One person's impassioned response to my post yesterday on newspaper cartoon portrayals in the British press shows how careful one must be not to offend, even when the post itself isn't directed at the person or group offended. It has only to contain a word or phrase or notion that might be picked up. My post did; and it was picked up. Whether I was a worthy target for attention is another matter: but there were the offensive words, and there was the rebuke. I acknowledge the justice of the rebuke, and apologise to all who read what I said and felt irritated, even if they didn't feel strongly enough to comment.
I suppose my post was a good example of how not to write. In which case, it can serve as a lesson in the kinds of mistakes one can make when writing on a public platform. I will take greater care in the future.
As for the post itself, I wanted to say that historical characterisations of a set of people (for instance, 'the English' as no-nonsense John Bull types, or 'the Americans' as go-getting Uncle Sam lookalikes, with whatever else these hoary mental images conjure up) are usually nonsense and outmoded, but if they are well-planted in a nation's subconscious then the political cartoonist can draw upon them to make his point. And that in the case of trans people, there is no such historical background, no unmistakable stock image, too much of a diverse identity, and this makes the cartoonist's job very difficult.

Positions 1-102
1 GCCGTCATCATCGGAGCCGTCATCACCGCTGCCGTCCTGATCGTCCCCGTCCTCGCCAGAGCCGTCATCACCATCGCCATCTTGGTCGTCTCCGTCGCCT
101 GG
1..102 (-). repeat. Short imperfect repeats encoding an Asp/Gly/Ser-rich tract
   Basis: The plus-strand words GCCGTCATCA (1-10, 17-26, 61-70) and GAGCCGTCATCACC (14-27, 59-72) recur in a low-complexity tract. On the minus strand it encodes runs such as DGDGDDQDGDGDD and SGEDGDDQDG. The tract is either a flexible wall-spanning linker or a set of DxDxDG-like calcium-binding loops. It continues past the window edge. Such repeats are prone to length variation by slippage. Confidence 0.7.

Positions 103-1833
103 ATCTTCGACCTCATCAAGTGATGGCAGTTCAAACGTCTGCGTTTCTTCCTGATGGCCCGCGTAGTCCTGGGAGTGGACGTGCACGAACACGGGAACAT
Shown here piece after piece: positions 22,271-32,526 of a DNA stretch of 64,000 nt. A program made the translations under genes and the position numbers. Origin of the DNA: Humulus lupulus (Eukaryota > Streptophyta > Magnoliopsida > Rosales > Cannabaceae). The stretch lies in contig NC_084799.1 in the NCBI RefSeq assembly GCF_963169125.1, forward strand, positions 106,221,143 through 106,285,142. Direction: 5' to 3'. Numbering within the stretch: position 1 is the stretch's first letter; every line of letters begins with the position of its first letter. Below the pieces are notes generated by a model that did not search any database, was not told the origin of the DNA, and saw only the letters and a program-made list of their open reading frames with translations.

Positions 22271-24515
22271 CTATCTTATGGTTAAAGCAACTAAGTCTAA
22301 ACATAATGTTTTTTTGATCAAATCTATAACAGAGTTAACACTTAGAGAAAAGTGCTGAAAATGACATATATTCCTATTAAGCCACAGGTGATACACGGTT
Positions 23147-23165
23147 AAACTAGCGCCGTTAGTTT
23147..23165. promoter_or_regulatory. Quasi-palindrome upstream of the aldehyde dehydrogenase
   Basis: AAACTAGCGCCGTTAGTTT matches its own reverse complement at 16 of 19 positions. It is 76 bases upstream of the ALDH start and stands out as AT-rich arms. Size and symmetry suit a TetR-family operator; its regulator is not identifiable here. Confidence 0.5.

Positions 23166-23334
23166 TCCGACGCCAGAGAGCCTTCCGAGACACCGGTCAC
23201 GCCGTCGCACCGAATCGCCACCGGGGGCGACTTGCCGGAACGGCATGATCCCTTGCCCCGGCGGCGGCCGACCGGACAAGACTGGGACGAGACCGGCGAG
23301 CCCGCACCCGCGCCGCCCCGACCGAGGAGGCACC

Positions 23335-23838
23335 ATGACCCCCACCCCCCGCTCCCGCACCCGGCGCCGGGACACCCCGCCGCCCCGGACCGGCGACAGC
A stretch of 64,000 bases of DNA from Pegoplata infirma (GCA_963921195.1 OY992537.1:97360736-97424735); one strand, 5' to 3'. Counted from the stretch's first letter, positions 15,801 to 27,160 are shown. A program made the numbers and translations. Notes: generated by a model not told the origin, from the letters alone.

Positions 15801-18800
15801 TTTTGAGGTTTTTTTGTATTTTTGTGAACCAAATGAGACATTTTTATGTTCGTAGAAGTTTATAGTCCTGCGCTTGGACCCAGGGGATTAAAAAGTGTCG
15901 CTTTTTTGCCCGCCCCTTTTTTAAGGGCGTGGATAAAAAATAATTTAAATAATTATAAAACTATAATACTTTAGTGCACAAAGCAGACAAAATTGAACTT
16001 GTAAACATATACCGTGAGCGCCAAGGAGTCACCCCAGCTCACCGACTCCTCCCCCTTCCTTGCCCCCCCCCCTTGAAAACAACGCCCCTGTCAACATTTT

It was a curious matter that interested me, considering how it has been the habit of the British press to sensationalise trans people in any way they can. A habit that now seems to be resurgent, despite the Leveson report that included shocking examples of privacy-invasion and insensitivity where trans people are concerned. If there can be a regular outpouring of words and photographs prejudicial to trans people in national newspaper articles, then why are there no cartoons as well?
On that resurgence aspect, I heard a warning yesterday that a TV company is currently targeting known British trans people for a daytime confession show, and that one should be very careful if approached.
Indeed yes: why would one wish for this kind of public exposure? It would involve on-screen manipulation, confrontation, probing questions of a highly personal nature, embarrassment, and no reward for the individual concerned except a certain kind of publicity. No thanks.